Barrett, Andy. "The Information-Seeking Habits of Graduate Student Researchers in the Humanities." The Journal of Academic Librarianship 31.4 (July 2005): 324-331.
I read this article via Omnifile.
This article seemed a good complement to the article on information literacy for humanities researchers I read some weeks ago. In his introduction, Barrett points out that most of the literature on the topic at hand has focused on humanities undergraduate students or humanities faculty. According to Barrett, "humanities graduate students, however, have received little attention from library researchers, and as a consequence their information-seeking habits are often assumed to resemble those of either faculty or undergraduates" (324). We don't have graduate programs in Humanities at my university; however, since Arts and Humanities is my area of specialization, I was interested in the article. The fact that I was a graduate student in a Humanities field also added to my interest.
The study is an exploration of information-seeking behaviors of graduate students. It uses models from undergraduate and faculty behaviors as reference. Barrett says that "the guiding research question was, 'do the information seeking habits of humanities graduate students distinguish them from faculty and undergraduate models? If so, how?'" (325). The study's data comes from interviews with a small sample (10) of graduate students in humanities including MA and PhD participants. As I read the article, I found myself recalling my experiences as a graduate student in English. This was because a lot of the behaviors described in the article were behaviors I had or could relate to.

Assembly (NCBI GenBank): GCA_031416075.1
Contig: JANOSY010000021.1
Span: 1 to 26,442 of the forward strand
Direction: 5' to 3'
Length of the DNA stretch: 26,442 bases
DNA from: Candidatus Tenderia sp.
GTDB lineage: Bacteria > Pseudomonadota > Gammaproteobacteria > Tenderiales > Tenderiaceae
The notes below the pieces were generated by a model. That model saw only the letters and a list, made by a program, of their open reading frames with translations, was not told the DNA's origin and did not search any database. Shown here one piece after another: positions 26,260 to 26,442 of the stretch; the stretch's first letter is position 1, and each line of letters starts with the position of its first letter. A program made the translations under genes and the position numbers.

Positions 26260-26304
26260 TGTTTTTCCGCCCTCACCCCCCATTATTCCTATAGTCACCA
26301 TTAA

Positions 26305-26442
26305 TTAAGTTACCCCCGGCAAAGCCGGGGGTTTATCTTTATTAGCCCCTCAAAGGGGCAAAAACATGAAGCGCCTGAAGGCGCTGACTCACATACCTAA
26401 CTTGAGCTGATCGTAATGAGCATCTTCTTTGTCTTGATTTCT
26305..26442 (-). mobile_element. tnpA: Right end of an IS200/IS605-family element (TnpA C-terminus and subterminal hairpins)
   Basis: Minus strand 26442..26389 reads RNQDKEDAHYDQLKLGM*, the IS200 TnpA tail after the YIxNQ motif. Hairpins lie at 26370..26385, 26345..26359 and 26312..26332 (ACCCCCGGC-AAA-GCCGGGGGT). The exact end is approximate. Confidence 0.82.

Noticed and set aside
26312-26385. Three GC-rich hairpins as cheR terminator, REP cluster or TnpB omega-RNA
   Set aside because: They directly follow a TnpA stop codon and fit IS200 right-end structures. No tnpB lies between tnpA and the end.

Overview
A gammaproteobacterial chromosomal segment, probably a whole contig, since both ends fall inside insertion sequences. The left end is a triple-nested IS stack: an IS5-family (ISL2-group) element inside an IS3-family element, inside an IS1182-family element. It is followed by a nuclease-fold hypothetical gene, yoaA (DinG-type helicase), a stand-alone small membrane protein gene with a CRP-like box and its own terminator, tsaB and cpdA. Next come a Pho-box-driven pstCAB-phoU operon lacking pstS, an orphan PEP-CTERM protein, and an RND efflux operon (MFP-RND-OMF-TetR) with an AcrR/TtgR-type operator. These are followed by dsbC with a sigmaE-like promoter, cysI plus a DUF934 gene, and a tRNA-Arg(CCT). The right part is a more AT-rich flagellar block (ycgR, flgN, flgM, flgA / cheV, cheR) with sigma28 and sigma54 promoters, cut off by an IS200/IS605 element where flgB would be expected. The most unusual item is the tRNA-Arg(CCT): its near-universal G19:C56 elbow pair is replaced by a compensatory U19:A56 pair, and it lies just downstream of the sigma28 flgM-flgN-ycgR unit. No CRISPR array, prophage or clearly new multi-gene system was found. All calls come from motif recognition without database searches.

The interview questions asked about the following topics: uses of electronic information sources, interpersonal contacts, range of sources consulted, information retrieval strategies, and how research projects are initiated. The article presents the results and provides a discussion. Barrett discovers that some aspects of information-seeking behavior are specific to the graduate students. He writes that "although there are substantial areas that overlap, the model of graduate information-seeking behavior that emerges from this study is not a clear reflection of either faculty or undergraduate models" (329). Some of the examples of this that Barrett gives include:
- Like faculty, graduate students "are interested in primary materials and will travel to remote locations to obtain access to them" (329).
- Like undergraduates, graduate students "regularly use electronic information technology and often utilize generic Internet search engines to find general information on a topic" (330).
- Unlike undergraduates and faculty, graduate students "deal with time pressures unique to the progression of their programs, including comprehensive examination schedules, prospective deadlines, and expectations of timely project progression and completion" (330).